Blu-ray extras include audio commentary by director Nigel Cole; a 14-minute making-of featurette; eight deleted scenes; and two minutes of outtakes.
TANGLED (2010). Pixar came into power circa the same time that Disney lost its hold on the toon crown, and while the former animation giant may never reclaim its title, its acquisition of John Lasseter's trendsetting outfit suggests that it at least might be able to ascend from its status as court jester to a more regal standing. Tangled, the studio's 50th animated feature, follows 2009's The Princess and the Frog (both executive-produced by Lasseter) as an indication that, after years of dreary product (Chicken Little, anyone?), old-school Disney might be making a comeback. Yes, the animation is CGI rather than hand-drawn, but both Frog and Tangled benefit from strong story lines that stir memories of the outfit in its distant prime. In this case, it's a loose retelling of the saga of Rapunzel, she of the loooong golden hair. Forced by an evil woman she believes to be her mother to stay hidden in a tower 24/7, Rapunzel (Mandy Moore) reluctantly complies until the day a devil-may-care thief named Flynn Rider (Zachary Levi) comes along. This one's no classic-in-the-making, but it's certain to remain a best bet for family entertainment, with a pleasing mix of music, mirth and oddball supporting characters. Even the kid-oriented comic relief, Rapunzel's right-hand chameleon, is likely to charm the adults, further designating Tangled as silky-smooth entertainment.
Blu-ray extras include a behind-the-scenes piece; three deleted scenes; two extended songs; two alternate openings; and the video montage "50th Animated Feature Countdown."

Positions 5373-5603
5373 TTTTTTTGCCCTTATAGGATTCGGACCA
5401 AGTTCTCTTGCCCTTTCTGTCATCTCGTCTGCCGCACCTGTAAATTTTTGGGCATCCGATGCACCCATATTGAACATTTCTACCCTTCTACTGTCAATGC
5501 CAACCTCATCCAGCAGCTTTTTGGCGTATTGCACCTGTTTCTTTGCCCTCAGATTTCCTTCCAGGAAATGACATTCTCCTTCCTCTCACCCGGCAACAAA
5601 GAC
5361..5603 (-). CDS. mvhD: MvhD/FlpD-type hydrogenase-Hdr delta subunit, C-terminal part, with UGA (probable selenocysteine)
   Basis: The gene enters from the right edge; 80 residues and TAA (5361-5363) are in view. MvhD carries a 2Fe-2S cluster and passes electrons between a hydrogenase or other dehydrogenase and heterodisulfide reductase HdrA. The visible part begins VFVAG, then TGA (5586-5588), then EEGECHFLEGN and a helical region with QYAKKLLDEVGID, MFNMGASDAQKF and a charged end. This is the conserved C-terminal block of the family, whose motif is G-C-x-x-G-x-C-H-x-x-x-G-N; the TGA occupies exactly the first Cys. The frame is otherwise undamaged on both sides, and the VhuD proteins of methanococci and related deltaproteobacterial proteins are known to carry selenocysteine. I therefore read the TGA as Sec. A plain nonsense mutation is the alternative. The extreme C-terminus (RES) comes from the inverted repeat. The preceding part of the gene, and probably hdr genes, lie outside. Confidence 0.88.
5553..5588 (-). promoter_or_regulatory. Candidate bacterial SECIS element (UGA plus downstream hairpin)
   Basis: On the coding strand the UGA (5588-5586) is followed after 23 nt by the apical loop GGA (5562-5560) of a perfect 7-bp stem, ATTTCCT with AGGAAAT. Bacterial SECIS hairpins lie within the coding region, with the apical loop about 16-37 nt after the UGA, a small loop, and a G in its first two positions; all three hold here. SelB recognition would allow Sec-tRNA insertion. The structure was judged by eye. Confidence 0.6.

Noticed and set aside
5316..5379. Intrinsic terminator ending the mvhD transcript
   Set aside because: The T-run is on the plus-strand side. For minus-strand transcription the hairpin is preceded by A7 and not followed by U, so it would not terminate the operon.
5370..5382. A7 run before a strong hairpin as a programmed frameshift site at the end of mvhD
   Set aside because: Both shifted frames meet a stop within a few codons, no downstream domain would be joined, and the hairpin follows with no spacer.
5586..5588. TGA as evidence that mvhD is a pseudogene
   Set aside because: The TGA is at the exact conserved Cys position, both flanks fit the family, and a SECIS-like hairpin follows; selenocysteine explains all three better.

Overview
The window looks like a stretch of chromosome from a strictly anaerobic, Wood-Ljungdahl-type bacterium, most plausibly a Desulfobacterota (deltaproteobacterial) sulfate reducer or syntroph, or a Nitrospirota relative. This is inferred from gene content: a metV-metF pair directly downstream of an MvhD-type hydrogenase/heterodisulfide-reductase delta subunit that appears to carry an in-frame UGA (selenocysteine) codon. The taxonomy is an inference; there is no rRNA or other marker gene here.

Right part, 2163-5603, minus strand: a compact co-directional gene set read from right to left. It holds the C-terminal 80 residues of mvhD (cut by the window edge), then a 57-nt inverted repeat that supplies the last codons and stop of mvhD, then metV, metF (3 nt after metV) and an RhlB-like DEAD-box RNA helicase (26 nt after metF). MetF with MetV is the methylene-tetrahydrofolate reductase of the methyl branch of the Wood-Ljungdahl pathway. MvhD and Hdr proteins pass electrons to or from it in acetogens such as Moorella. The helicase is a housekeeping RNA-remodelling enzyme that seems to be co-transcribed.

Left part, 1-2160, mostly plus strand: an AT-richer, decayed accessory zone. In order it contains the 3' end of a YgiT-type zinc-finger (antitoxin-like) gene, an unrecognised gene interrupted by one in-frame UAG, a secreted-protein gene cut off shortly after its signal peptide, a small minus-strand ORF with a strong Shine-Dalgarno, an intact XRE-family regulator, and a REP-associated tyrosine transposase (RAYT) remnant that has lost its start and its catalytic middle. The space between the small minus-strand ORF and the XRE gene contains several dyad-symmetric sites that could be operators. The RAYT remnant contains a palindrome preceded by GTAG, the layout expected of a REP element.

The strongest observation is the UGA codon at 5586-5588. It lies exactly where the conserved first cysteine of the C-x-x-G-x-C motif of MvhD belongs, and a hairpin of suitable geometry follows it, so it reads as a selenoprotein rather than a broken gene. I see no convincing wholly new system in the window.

TOPSY-TURVY (1999). Writer-director Mike Leigh's Topsy-Turvy is a delightful period piece that beautifully conveys the art (and sweat) that often goes into putting on a show. Leigh (Another Year, Secrets & Lies) has applied his considerable talents to telling the story of librettist William Schwenck Gilbert and composer Arthur Sullivan, the 19th century musical team responsible for comic operas like H.M.S. Pinafore and The Pirates of Penzance. But this is no conventional biopic, taking us smoothly from cradle to grave with a few pit stops for career highlights and social low points along the way. Instead, it hones in on a specific period in their musical collaboration — namely, the point at which the gruff Gilbert (marvelously played by Jim Broadbent) and the more affable Sullivan (Allan Corduner) seem to have reached a critical impasse before bursting through with The Mikado. Structured like a two-act play — you can even picture the curtain coming down for intermission when the idea for the Japanese musical springs into Gilbert's head — this Oscar winner for Best Costume Design and Best Makeup devotes the first hour of its 160-minute run time to delineating the circumstances leading up to the creation of The Mikado, while the second part (which really cooks) deals with the preparation for the show's grand premiere. The movie is packed with enchanting scenes showing the creative process at work, yet for all the merrymaking, there's also an unexpected sadness that sneaks up on you, due largely to the personal problems of several principal characters. Topsy-Turvy is a joyous celebration of the theater, yet it's also honest enough to expose the harsh realities that remain crouched beneath the make-believe.
Extras in Criterion's two-disc DVD edition include audio commentary by Leigh; a 10-minute making-of featurette; a 38-minute discussion between Leigh and the film's musical consultant, Gary Yershon; four deleted scenes; and A Sense of History (1992), a half-hour film directed by Leigh and written by and starring Broadbent. Incidentally, Criterion is also releasing The Mikado, a 1939 Hollywood adaptation (in Technicolor) of the Gilbert & Sullivan piece.